It's been shown that the children of entrepreneurs are more likely to start businesses themselves, but there may be more to the equation.
It's been shown that children of entrepreneurs are more likely to start businesses themselves, but there may be more to the equation. A new study suggests that the influence of an entrepreneurial parent is highly correlated with the age of the children, and that the success or failure of a parent's business plays a role, too.
Since 1990, several studies have firmly established that children of entrepreneurs are two to three times more likely to launch a company than are kids of traditional salary earners. But researchers continue to try to understand why. A recent study conducted by professors at two business schools-Edward Mungai, dean of the Strathmore Business School in Nairobi, Kenya, and S. Ramakrishna Velamuri, an associate professor of entrepreneurship at the China Europe International Business School in Shanghai-may shed some light on the subject. The researchers found that kids who were young adults (18 to 21) when their parents ran companies seemed to be most influenced by Mom's or Dad's choice of career path. The research also confirms that parents who fail in a business seem to act as "negative role models," making their kids significantly less likely to launch a company. But this was mainly true for older kids who had seen a parent's business crumble. Younger children were not as affected.
The researchers plumbed the Panel Study of Income Dynamics, a longitudinal data set run by the University of Michigan that has followed nearly 8,000 representative U.S. families since 1968. First, they identified people who left traditional jobs to become self-employed. Using the family income data, the researchers determined how the businesses fared in subsequent years. They looked for signs of a start-up gone bad: founders who were later unemployed, left the business after suffering losses, or reentered the traditional work force at a lower wage. Next, they looked at the kids of these entrepreneurs and determined how old they were when their parents ran companies. Researchers then examined whether the children ultimately became self-employed themselves. (Because detailed data was available about heads of households, who were mostly male, the study looked at only male children.)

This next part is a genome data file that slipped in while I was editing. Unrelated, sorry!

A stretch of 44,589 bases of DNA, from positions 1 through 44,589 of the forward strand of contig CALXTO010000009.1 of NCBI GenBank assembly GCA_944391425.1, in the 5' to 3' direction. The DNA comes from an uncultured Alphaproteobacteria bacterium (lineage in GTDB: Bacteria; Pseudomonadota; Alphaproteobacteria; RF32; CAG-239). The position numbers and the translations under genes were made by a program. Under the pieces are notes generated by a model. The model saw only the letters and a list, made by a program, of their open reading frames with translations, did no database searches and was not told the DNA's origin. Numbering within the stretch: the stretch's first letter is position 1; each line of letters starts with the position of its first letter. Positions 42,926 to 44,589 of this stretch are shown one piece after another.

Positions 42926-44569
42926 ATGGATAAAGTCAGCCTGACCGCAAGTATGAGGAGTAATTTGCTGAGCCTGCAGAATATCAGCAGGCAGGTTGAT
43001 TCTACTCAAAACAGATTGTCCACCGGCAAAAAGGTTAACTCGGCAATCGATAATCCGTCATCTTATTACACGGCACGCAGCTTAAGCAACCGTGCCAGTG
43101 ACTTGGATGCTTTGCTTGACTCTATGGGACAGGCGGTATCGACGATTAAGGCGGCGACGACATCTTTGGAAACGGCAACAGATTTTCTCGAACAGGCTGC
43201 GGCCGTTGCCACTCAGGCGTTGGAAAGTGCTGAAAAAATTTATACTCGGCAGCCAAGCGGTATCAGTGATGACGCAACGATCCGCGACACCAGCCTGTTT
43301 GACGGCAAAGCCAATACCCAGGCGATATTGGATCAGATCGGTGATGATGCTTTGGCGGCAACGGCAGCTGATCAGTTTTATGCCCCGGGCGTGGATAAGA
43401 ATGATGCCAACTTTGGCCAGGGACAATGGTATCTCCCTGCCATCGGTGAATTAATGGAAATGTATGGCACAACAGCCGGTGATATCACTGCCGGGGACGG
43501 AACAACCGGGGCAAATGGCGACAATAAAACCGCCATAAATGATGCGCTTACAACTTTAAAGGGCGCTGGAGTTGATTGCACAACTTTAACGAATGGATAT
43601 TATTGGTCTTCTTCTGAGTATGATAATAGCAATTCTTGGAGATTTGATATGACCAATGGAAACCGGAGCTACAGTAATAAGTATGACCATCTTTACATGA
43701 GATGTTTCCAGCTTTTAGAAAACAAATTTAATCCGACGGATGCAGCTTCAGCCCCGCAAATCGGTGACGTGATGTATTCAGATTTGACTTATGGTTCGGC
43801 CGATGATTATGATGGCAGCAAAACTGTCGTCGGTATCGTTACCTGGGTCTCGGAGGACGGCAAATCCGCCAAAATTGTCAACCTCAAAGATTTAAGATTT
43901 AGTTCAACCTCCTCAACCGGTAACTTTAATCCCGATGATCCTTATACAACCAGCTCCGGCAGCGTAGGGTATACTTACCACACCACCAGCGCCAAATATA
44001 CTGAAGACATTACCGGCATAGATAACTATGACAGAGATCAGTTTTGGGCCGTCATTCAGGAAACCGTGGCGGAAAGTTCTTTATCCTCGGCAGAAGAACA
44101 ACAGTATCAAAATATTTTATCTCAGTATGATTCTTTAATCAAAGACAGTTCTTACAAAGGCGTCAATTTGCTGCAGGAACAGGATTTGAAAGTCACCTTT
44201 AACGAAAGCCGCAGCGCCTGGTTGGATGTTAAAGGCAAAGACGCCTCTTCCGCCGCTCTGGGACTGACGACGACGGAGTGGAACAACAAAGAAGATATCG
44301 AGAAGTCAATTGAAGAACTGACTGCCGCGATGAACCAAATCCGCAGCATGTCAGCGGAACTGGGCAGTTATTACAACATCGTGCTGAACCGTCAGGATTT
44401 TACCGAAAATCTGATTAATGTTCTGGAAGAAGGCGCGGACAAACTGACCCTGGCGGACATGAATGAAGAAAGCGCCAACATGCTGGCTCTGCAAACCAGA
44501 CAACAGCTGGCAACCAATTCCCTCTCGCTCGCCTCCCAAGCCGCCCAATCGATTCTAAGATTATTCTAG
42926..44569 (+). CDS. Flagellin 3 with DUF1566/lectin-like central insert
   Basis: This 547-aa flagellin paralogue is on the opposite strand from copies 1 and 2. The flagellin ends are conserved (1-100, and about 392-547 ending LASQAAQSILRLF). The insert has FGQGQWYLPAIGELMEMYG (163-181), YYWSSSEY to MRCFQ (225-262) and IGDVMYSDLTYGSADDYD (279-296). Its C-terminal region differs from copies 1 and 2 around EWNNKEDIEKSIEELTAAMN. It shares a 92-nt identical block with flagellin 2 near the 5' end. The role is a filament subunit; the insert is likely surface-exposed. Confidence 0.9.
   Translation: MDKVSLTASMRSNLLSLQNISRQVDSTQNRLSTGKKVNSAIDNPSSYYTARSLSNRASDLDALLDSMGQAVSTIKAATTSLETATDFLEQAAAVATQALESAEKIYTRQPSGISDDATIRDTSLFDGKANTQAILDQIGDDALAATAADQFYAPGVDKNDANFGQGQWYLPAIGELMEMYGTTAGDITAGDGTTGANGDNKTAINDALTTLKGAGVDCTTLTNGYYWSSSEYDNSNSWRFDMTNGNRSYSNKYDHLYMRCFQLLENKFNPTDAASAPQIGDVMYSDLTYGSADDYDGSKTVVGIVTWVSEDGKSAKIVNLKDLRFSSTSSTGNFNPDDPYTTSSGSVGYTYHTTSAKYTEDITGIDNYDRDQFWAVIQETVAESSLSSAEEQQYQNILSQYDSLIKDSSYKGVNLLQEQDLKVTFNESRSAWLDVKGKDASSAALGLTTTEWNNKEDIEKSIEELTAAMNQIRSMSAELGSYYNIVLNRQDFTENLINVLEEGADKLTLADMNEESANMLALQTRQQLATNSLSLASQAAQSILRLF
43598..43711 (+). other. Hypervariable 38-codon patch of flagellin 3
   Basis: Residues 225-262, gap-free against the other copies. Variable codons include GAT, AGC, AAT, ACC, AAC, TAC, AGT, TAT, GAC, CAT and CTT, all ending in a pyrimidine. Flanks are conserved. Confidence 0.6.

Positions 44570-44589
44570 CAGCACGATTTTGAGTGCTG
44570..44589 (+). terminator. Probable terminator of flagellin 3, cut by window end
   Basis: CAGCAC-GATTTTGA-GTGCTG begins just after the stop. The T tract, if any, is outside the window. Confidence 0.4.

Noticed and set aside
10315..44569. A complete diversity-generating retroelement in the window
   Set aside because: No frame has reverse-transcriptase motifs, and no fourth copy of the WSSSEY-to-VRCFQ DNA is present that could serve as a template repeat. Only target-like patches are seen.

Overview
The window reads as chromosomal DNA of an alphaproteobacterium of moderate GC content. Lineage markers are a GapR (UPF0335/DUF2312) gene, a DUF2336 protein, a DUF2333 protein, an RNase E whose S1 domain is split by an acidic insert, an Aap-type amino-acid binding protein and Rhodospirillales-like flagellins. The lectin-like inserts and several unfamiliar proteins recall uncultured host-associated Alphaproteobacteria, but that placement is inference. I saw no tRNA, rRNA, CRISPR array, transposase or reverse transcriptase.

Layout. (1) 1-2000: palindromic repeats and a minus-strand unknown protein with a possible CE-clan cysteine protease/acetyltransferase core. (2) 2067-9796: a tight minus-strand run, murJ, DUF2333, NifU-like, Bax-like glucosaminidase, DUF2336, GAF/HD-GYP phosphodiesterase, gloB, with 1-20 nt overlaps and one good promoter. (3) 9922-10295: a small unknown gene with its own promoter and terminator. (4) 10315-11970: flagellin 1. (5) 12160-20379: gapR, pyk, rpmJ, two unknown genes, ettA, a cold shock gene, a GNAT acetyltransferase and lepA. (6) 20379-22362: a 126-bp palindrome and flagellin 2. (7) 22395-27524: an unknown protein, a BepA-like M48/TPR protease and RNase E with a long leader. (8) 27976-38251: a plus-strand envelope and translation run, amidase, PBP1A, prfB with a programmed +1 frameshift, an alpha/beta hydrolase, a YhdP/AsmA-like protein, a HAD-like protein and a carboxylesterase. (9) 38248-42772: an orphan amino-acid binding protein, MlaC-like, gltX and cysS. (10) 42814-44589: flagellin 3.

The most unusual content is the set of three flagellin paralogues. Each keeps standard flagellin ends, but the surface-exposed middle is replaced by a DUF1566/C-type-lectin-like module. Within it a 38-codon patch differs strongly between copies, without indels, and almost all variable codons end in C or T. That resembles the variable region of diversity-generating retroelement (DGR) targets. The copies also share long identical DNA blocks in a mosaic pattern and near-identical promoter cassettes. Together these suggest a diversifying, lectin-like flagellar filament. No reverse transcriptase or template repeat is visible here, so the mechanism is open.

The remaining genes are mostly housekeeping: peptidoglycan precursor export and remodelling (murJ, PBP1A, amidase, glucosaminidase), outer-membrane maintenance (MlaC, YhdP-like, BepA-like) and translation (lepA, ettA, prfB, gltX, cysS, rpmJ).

Business failures are traumatic, and it's no surprise that kids who watch their parents go through one might conclude that a more stable job is the way to go. The more important finding relates to age. If 18- to 21-year-olds are the most impressionable when it comes to their parents' businesses, there's reason to believe that age group would be highly receptive to entrepreneurial education, say the study's authors. Mungai and Velamuri propose that universities offer these programs to undergraduate students of all disciplines.